Yet another advantage of being off-the-grid is transportation or rather a low usage of it. In a community where one’s own produce is used and consumed at the same place, why would you need transportation? When you are growing your own food, why would you want to put on a suit and travel for one hour through polluted streets and sit at a desk from nine to five?

Rosen believes that most families can live off-the-grid with as little as an acre of land which is close to a woodland with an area for agriculture, light for solar panel and a good source of water.

The era of 40 acres and a mule has been replaced by the era of a half an acre and a laptop and a solar panel. However, you’re giving yourself a lot to do if you’re running your own power plant, dealing with your own water supply, disposing of your own waste and pulling your own food. The best way to get off-grid is to go off with others in a group of families, so each has half an acre and share resources and skills. One is tending livestock and one is growing vegetables, while a third is looking after the power supply for everybody else.”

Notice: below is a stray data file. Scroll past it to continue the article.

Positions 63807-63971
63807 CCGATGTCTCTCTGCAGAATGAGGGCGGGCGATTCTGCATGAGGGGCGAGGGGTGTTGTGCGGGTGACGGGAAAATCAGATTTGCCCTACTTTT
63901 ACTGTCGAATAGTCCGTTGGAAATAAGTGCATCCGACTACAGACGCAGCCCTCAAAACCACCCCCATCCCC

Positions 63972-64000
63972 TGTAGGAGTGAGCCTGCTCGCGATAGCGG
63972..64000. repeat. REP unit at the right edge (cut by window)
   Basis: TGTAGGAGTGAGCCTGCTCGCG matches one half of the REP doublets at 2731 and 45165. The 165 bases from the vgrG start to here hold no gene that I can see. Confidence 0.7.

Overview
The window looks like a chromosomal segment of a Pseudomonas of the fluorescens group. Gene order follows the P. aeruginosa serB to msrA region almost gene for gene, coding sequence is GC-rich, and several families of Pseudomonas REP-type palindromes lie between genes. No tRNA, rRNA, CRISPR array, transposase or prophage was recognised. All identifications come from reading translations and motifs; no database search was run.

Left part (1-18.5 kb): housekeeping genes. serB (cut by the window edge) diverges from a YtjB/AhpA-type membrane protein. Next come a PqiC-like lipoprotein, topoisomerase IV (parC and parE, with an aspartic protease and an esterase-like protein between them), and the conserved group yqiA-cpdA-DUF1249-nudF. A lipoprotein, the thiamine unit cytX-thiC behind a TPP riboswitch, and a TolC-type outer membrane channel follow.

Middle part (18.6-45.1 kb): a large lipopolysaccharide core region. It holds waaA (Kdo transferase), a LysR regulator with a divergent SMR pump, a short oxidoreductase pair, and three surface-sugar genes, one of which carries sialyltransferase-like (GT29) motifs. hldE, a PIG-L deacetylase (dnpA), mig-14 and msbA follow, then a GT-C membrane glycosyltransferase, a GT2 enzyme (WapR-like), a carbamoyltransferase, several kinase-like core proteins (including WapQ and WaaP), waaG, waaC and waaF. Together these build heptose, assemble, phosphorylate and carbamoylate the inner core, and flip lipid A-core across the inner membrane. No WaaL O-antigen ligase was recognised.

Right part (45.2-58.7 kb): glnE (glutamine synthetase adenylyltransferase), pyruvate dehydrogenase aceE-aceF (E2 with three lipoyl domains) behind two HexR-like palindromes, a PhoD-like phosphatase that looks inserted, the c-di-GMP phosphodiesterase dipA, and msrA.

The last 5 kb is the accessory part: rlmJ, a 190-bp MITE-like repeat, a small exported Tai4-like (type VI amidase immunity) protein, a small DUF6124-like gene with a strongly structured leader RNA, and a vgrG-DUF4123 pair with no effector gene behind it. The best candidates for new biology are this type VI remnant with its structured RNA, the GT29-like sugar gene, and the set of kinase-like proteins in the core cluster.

The way forward

In India, there are a few eco-communities like Auroville in Pondicherry where people are partly living on renewable sources. Some communities (especially the newly rising gated communities) are implementing solar lights and water heaters to reduce carbon footprint but they are not completely off-the-grid.

One of the main reasons as why renewable resources are largely overlooked in India is the high costs of implementation. This situation, however, is changing slowly with the government focusing on solar energy and wind energy to power many of their establishments such as BSNL.

I am often reminded of Thoreau’s quote from his poem On the Cost of Anything. He says, “The price of anything is the amount of life you exchange for it.”

What a profound thought this is?

What do we really need in life? Food, Shelter, Clothes and Fuel. What escapes us most often is the fact that all these four elements are available all around us. We just need to harness it from our Mother Earth without causing any harm to her.

Let’s do it.